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  • Ben Reynolds

Supply Chain Regionalization Update: PCB Manufacturing in Thailand

Updated: May 21

As the gradual exodus of major electronics OEMs from China continues to pick up steam, upstream materials and component suppliers are facing growing pressure to follow suit or risk losing business with their most important clients. The stakes are particularly high in the PCB sector, where Mainland China today accounts for roughly 53% of total production by value. With Taiwan contributing approximately 14% of global PCB production in 2022, fully two-thirds of global PCB production is now directly exposed to US-China-related geopolitical risk.

The rationale for geographical diversification is clear, but shifting production outside of China will be costly. China’s rapid rise to global dominance in PCB manufacturing over the past two decades attests to the country’s clear advantages in cost and production efficiency. Between 2000 and 2022, China’s PCB sector grew at an average annual rate of nearly 12.5%. Even as manufacturing wages have risen dramatically in China over that time span, China’s PCB industry has remained the most cost-efficient production site for most PCB applications thanks to its deep reservoir of PCB manufacturing talent, world-class infrastructure, and hyper-efficient logistical networks.

Since no country can easily replicate the scale and efficiency of China’s manufacturing ecosystem, the electronics industry is instead taking a patchwork approach that prioritizes regionalized supply chains to ensure access to major end-markets. For PCB makers, Southeast Asian nations like Vietnam, Malaysia, and Thailand offer the most natural alternative to China due to their proximity to key Asian markets, low-cost electronics manufacturing talent, and favorable trade and business policies. The rest of this post takes a closer look at recent investment trends in Thailand’s PCB industry. For more information on Malaysia, Vietnam, and other emerging PCB markets, keep an eye out for Prismark’s forthcoming Discovery Series report on trends in the global PCB supply chain.



Thailand’s current PCB production is minimal as a share of the global market, but the basic foundation for a budding PCB ecosystem is in place. Although there is only one Thailand-headquartered company – KCE – currently ranked in the global top 100, Japanese PCB manufacturers like Fujikura and Nippon Mektron have been operating plants in Thailand for more than two decades. As shown in the graphic above, a handful of other major PCB suppliers have also established manufacturing presences in the major industrial regions around Thailand’s capital city of Bangkok.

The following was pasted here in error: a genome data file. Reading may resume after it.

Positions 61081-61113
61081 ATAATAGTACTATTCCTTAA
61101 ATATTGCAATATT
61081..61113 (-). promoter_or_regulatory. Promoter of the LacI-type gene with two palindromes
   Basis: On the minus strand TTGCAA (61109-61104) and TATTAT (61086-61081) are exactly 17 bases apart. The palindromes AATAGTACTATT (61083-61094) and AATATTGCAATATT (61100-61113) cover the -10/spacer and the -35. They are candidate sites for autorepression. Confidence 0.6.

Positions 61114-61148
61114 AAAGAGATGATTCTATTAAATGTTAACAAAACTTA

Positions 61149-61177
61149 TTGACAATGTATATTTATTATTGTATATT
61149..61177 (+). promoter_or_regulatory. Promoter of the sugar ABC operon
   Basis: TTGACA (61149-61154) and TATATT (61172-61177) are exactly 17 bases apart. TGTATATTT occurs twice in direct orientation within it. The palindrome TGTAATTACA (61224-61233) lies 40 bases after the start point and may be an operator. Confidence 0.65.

Thailand’s linkages to the global automotive market make it a particularly appealing expansion site for automotive PCB makers. Thailand has long been the top automotive manufacturing nation in Southeast Asia owing to its deep connections with the Japanese automotive industry. Unsurprisingly, automotive PCB suppliers, including Taiwan’s Chin Poon and Japan’s CMK Corporation, have been among the most active investors in Thailand’s PCB sector over the years. The Thai government is expending significant capital to build on this advantage by offering substantial tax cuts and subsidies for domestic EV production and R&D and investing in a nationwide buildout of EV charging infrastructure.

The recent growth of Thailand’s PCB industry extends well beyond the automotive sector. Sixteen of the top 100 global PCB suppliers have either established or are currently building a manufacturing presence in Thailand, and new investment plans are being announced at an accelerating pace, as shown in the table below. Taiwanese PCB makers have led the most recent round of PCB capacity expansion in Central Thailand. In 2022, WUS Printed Circuit announced plans to spend $280M to construct a new PCB plant in Rojana Industrial Park. WUS cited the need to diversify production for overseas clients, along with Thailand’s advantages in land, workforce, and taxation, in explaining its rationale for the investment. Taiwan’s 2nd and 3rd largest PCB producers, Unimicron and Compeq, have also committed funds to procure land in Thailand as part of longer-term expansion plans. These initial outlays will be followed by more substantial investments to build fully operational plants in the coming years. Although further details have yet to be announced, the total investments from Compeq and Unimicron will likely be comparable to WUS’s ~$280M investment. Chinese suppliers, including Aoshikang and Huizhou CEE, are also increasing their investment in Thailand as part of their efforts to ensure continued access to markets outside of China.



For all its strengths, Thailand’s status as a future PCB manufacturing hub is far from assured. There is still some doubt within the PCB industry that Thailand can provide adequate land, water, and electrical supplies to accommodate a large-scale influx of PCB production capacity. Moreover, Thailand’s efforts to attract PCB investment will face stiff competition from its Southeast Asian neighbors in Vietnam and Malaysia. With the US and China stuck in an apparently intractable standoff, the push to build capacity outside of China will likely intensify in the coming years. Thailand’s PCB industry is well-positioned to benefit from this trend, but whether it can fully capitalize on the opportunity remains to be seen. Prismark is tracking developments in Thailand and other emerging PCB markets closely.

If you are interested in learning more, please reach out to Prismark directly by Email: |Phone: +1-631-367-9187 |


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